Iran is generally a very safe place to travel. So much travelers describe it as the ‘safest country I’ve ever been to’, or ‘much safer than traveling in Europe’. Violent crime against foreigners is extremely rare. If you do your best to fit in with local customs, you are unlikely to be treated with anything. But courtesy and friendliness that applies to Americans, too. You can stay in the homes of strangers and left bags in restaurants and cafes without any problem.
Western embassies advise their nationals to register on arrival. Especially if you will be in Iran for 10 or more days, or plan to visit remote places.
In general Iran is much safer than many from the West might believe. Most people are genuinely friendly and interested to know about you and your country. So leave aside your preconceptions and come with an open mind. Iran is still a relatively low-crime country, although thefts and muggings have been on the increase in recent years. Keep your wits about you, and take the usual precautions against pickpockets in crowded bazaars and buses.
Ignore the media hype, your chances of facing anti-Western sentiment as a traveler are none. Even hardliner Iranians make a clear distinction between the Western governments they distrust and individual travelers who visit their country.
There are a lot of military and other sensitive facilities in Iran. Photography near military and other government installations is strictly prohibited. Do not photograph any military object, jails, harbors, telecommunication , airports or other objects which you suspect are military in nature.
Travel Risk Map 2019
The 2019 Travel Risk Map, launched by global risk experts International SOS in collaboration with Control Risks. shows the danger level in each country and territory based on the current threat posed to travellers by political violence. (including terrorism, insurgency, politically motivated unrest and war). Social unrest (including sectarian, communal and ethnic violence) and violent and petty crime.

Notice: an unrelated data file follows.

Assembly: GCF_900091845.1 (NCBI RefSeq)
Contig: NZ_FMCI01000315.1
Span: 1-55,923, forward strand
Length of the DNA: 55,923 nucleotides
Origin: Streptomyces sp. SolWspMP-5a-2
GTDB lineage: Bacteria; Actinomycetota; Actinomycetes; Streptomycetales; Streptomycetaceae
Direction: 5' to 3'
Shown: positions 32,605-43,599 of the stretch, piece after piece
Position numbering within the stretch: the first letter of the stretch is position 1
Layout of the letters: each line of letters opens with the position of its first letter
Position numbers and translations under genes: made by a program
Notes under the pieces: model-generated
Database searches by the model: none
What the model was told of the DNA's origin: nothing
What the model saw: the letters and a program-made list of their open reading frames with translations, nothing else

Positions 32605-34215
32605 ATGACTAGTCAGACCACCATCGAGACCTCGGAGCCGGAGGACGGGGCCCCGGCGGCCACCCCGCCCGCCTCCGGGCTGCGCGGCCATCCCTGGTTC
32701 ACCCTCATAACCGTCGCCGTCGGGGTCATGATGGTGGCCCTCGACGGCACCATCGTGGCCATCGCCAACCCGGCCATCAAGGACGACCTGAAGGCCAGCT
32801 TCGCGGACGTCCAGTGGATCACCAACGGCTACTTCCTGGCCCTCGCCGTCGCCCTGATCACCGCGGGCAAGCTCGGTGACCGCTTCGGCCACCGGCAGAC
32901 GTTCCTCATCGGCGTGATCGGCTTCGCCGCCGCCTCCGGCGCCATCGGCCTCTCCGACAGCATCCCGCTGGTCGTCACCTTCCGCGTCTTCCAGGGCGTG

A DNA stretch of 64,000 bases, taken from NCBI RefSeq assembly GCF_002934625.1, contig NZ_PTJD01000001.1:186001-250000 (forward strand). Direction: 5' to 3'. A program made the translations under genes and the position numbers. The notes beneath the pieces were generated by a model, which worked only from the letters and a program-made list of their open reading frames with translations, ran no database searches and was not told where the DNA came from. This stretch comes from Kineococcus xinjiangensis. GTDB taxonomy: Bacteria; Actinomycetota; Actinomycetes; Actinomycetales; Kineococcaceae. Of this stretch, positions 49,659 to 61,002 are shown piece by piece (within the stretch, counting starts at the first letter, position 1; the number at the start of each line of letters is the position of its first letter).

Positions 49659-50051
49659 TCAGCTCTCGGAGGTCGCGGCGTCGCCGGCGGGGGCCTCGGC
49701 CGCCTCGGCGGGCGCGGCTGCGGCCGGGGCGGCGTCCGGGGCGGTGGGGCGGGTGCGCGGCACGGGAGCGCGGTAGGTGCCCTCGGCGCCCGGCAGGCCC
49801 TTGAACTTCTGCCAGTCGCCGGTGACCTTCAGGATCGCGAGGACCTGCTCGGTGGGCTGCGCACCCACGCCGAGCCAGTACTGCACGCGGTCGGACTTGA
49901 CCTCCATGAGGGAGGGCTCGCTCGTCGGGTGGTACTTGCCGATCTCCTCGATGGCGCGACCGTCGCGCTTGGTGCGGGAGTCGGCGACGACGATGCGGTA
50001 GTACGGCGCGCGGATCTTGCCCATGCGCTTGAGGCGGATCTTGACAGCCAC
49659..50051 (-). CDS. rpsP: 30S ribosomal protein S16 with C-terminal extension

Factors such as the robustness of the transport infrastructure, the state of industrial relations. The effectiveness of the security and emergency services and the country’s susceptibility to natural disasters are also taken into consideration.
The map lists five categories of risk: insignificant, low, medium, high and extreme.
Very few countries manage to make it into the “insignificant” bracket. in Europe, only Luxembourg, Denmark, Slovenia, Switzerland, Norway, Finland, Iceland and Greenland are put in this category.
The majority of European countries are deemed low risk. Including the UK; as are Iran, Jordan, Oman, Qatar, the UAE, Kuwait, Georgia, Azerbaijan, Armenia and Uzbekistan in the Middle East.
Canada, the US, Australia and New Zealand are all low risk too.
“Extreme” risk countries are almost exclusively in Africa and the Middle East, including Syria, Yemen, Afghanistan, Libya, South Sudan , Somalia.
Emergency services are extensive in Iran, and response times are very good compared to other local regions. 110 is the telephone number of the local Police control center. It is probably easiest to phone 110. As the local police have direct contact with other emergency services. And will probably be the only number with English speaking operators.
Other Emergency Services are also available via 115 for Ambulances and 125 for the Fire. And Rescue team (these numbers are frequently answered by the Ambulance or Fire crew operating from them). The international number 112 is available from cell phones, and will usually connect you to the Police. Iran has also “Iran Assistance” an insurance company specializing in international medical evacuation.